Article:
Modeling in 3D
December 27, 2005
Appeared in Energy & Power Management
Modern solutions to avoiding data center hot spots
As technological advancement continues to stoke the demand for high-density data centers, the specter of overheating looms large in the background. More than ever, organizations will need comprehensive cooling solutions that evaluate every aspect of the data center.
Without a proper understanding of the cooling and air-flow patterns within a data center, it is not possible to efficiently cool the servers in the space. Typically, companies often add unneeded HVAC systems to their data centers in an effort to prevent the overheating of servers. While this may provide a temporary solution, computational fluid dynamics (CFD) modeling provides a more comprehensive understanding of a data center's heat loads and the cooling enabling the organization to circumvent the need for extraneous and expensive mechanical equipment.
However, traditional CFD modeling often focuses solely on under-floor air distribution, ignoring the air flow above the raised floor. The following sections will evaluate the theory, practice. and execution of 3D modeling in today's high-density environment.
Theory in Practice
Two years ago, two separate financial institutions sought a method to adequately cool equipment that had registered record-high heat densities. This was a direct result of the fast pace of technological advancement within the banking industry. As the influence of technology in the financial world grew exponentially, the need to house more equipment in each data center became a great necessity. While this modern equipment demonstrated superior performance, it ran at higher temperatures, making overheating a core concern.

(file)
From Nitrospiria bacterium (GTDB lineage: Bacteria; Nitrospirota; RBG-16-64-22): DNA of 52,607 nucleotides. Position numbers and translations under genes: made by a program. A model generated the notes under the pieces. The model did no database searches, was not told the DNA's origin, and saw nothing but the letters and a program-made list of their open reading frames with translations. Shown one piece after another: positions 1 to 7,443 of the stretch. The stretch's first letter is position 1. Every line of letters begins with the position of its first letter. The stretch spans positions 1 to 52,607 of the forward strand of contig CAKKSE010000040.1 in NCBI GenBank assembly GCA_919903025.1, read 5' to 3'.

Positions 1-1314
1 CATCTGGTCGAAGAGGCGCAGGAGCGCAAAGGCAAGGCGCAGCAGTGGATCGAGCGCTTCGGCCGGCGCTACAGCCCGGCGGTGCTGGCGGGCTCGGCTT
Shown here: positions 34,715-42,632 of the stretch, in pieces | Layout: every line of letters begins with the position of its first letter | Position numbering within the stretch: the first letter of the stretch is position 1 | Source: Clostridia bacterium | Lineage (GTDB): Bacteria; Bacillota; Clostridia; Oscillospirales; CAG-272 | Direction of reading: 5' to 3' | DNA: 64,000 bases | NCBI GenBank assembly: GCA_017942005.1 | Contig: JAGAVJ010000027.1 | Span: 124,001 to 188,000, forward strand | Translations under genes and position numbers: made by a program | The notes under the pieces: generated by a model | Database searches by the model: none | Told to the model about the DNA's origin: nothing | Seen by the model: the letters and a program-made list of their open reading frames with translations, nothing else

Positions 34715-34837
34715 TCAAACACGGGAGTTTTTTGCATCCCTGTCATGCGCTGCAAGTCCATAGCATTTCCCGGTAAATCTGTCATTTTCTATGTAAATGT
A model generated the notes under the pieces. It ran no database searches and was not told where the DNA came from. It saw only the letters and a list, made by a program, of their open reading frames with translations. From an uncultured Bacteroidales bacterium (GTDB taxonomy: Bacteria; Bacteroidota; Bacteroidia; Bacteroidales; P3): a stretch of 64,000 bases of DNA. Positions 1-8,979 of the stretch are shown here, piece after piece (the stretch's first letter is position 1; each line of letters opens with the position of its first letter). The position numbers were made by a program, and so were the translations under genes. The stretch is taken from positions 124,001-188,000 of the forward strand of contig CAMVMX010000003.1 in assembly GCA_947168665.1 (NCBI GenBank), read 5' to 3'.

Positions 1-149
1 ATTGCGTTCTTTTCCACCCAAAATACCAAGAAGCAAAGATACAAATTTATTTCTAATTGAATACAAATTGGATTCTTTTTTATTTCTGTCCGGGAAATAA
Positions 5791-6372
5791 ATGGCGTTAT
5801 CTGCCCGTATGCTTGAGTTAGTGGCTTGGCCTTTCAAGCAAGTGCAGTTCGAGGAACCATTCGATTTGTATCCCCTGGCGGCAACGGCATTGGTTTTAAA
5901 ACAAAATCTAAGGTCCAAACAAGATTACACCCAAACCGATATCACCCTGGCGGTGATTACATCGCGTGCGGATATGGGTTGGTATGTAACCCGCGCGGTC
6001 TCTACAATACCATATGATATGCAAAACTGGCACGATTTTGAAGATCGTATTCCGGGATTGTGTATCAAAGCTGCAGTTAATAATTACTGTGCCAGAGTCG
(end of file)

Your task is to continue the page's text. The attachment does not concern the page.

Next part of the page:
These two firms approached Syska Hennessy to evaluate how CFD modeling could be used as a tool to ensure that the equipment could be adequately cooled, while maintaining reliability and uptime for these hypercritical facilities. Syska Hennessy concluded that CFD modeling is not a stand-alone solution, but rather, a key part of the equation.
These results led Syska Hennessy to create a solution that would evaluate the many, disparate elements involved in high temperatures to create data centers that are substantially less likely to overheat. Accomplishing this would save organizations thousands of dollars typically expended on excess physical space, downtime, and equipment replacement costs.
In addition to under-floor modeling, Syska Hennessy layered the third dimension of air flow within the room into a CFD model called the Syska High Density Cooling Solution. Syska Hennessy leveraged its extensive knowledge of HVAC systems and overall data center experience to model the data centers in 3-D and determine real-world solutions.